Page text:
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More about Charlie Loram

He has led remote treks through the Himalayas and transformational wilderness journeys in the UK; guided adults through rites of passage; written Himalayan trekking books and created a series of long-distance footpath guides to the UK; delivered environmental education to schools across Devon; mentored adults in nature awareness and wilderness skills; coached natural poise and competency in our original evolutionary movement patterns (walking, running, swimming, climbing, lifting, etc) and supported the healing processes of hundreds of individuals as an Alexander Technique teacher. 


On Old Way programmes Charlie helps facilitate human rewilding, teaching by example, humbly and gently working with self and others towards aligning beliefs, skills, lifestyle and movement with embodied well-being.  

Charlie Loram is a lifelong fisherman  whose daily life is orientated by the distant goal of a rewilded, regenerative and resilient life-way embedded in, and living off, the wild land under our feet. One of his feet is firmly planted, through conditioning, in the modern world. Meanwhile his heart helps him create a life deeply inspired by the past, that lives now, for future generations.


In his professional life as an educator and guide, Charlie unassumingly blends experience, capability, presence, balance and kind humour, instilling in those around him an easeful sense of safety and power-with.

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His career wanderings have been guided by the question of how we can move closer to our ancestral norm in order to support greater well-being and health in ourselves, our communities and our land. This trajectory was initiated early in adulthood by an eight year exploration of some of the remoter parts of the Himalaya and more recently given added momentum in the Kalahari, where he experienced ecologically regenerative life-ways that stood in stark contrast to the Eurocentric industrial paradigm he was born into.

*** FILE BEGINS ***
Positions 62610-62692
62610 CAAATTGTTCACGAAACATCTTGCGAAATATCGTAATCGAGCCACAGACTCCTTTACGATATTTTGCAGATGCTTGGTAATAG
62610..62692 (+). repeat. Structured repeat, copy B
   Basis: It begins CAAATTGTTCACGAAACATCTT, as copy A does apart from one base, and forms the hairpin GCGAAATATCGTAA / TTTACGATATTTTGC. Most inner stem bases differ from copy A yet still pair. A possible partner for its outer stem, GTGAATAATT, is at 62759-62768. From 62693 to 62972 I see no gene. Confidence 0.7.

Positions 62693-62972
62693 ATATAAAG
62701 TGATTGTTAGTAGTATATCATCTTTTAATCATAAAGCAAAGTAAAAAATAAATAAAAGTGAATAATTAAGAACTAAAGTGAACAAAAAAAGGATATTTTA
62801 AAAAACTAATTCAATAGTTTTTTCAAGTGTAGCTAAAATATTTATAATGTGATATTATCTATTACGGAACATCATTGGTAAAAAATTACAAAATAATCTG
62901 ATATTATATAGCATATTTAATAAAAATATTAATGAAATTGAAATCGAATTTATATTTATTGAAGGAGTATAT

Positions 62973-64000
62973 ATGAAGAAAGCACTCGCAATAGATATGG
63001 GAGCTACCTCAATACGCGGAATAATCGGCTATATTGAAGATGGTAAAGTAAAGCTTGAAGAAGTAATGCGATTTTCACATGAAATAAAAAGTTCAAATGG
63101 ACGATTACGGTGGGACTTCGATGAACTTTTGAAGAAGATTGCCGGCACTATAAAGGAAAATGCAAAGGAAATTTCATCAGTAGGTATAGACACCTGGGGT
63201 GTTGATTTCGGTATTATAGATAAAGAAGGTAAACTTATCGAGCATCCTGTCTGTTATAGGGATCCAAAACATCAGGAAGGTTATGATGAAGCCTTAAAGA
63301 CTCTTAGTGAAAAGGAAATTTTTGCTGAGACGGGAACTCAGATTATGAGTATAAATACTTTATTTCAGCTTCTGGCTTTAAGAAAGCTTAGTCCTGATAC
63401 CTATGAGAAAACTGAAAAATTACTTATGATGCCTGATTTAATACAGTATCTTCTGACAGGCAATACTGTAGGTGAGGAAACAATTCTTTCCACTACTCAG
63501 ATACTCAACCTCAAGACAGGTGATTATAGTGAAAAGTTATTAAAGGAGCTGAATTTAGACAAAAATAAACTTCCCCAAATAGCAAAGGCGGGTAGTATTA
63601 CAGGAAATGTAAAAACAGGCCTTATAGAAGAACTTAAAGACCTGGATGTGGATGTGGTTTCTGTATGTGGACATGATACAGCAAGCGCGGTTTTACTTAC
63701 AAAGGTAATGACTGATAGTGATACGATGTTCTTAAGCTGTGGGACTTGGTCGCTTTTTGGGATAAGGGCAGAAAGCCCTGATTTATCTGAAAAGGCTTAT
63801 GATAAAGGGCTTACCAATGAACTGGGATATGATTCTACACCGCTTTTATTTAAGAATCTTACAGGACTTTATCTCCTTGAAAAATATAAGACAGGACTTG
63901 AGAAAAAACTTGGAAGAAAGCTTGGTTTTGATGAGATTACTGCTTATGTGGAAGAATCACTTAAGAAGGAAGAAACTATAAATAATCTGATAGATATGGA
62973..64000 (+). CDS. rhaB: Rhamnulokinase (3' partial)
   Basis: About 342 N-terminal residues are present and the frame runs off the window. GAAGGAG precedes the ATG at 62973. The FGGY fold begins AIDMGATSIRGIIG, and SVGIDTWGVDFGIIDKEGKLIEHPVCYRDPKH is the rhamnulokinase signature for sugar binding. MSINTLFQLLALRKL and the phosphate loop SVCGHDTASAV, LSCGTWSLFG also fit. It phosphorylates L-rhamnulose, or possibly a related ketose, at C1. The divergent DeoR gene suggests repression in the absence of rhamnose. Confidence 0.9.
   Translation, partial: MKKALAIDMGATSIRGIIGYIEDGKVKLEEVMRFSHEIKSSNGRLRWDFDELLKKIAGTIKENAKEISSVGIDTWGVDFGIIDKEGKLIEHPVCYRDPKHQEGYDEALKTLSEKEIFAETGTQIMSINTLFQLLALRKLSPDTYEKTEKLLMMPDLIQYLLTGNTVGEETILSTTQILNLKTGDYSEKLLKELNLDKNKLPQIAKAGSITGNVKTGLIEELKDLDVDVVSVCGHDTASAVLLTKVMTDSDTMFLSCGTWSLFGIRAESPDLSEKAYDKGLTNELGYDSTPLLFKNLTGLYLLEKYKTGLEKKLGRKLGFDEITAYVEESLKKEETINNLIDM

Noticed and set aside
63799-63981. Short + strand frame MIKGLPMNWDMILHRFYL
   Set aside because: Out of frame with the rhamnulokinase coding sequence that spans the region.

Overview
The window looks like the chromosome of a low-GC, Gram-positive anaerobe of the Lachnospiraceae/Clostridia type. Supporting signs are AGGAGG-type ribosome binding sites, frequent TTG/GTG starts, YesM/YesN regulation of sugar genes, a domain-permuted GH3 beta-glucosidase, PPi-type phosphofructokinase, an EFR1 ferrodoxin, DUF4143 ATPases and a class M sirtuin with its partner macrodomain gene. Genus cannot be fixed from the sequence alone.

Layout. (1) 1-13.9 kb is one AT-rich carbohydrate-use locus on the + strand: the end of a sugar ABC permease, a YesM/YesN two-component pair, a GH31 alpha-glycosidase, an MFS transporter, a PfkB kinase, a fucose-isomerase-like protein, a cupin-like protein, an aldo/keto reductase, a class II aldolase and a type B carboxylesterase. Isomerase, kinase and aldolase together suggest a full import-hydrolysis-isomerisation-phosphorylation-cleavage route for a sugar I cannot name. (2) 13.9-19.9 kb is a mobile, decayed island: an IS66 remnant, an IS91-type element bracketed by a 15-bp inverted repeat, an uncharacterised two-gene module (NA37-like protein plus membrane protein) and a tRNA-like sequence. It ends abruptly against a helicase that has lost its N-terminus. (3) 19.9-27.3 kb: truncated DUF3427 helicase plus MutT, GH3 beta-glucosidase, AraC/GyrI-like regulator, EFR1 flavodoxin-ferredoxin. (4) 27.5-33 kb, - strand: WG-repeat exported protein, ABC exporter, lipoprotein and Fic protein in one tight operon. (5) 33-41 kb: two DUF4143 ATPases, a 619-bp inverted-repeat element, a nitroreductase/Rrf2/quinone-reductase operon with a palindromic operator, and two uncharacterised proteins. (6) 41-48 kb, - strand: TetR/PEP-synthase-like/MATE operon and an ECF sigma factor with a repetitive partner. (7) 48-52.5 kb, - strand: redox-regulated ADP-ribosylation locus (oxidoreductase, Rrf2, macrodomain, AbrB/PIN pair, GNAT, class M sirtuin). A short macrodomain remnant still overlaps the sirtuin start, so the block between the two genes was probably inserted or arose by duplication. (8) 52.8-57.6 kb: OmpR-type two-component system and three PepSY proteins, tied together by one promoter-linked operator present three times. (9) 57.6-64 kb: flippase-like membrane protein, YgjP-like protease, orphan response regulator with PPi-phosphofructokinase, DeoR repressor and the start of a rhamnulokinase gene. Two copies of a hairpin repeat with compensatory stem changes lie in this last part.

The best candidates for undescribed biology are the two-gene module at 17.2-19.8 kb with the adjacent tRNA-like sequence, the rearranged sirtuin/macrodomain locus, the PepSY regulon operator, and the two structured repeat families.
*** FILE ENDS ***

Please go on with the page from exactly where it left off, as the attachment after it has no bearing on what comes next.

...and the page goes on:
He has explored ways out of this dichotomy throughout his life. He spent several years training with Thomas Schorr-Kon (Trackways) and Jon Young (Art of Mentoring/8 Shields), amongst other bushcraft and wilderness skills teachers. He and his family experimented with off-grid living by taking an eighteen month nomadic journey around land-based low-impact communities; over-wintering in a remote woodland in a small yurt; and spending a year in a bow top wagon. He has been involved in various land projects and now sits on the steering group of a Dartmoor based ecological Rewilding Project. His embodiment and movement practice of thirty years continues to help him stay in touch with our natural human state of ease, contentment and flow.


After his early years of being constantly uprooted he planted himself on Dartmoor in 2000, later discovering it to be the home of his ancestors going back hundreds of years. As well as foraging, fishing and hunting small game on the Moor, he and Emily spend some of the warmer months foraging and fishing along the south Devon coast aspiring to follow the likely nomadic flow of our hunter-gatherer forebears who followed the food. Perhaps in winter the sheltered wooded valleys of Dartmoor provided them with venison, small game and firewood; as spring greens matured, they followed the trout-filled rivers to the coast for the summer bounty of fish, crustaceans and seaweed; and then in the autumn returned up the rivers following the sea trout and salmon to the woods and moor to gather berries, nuts and acorns. This is work in progress for us and each year brings us a little closer with new discoveries and understandings. One day perhaps, bands of people will walk this route again living freely off an abundant earth.

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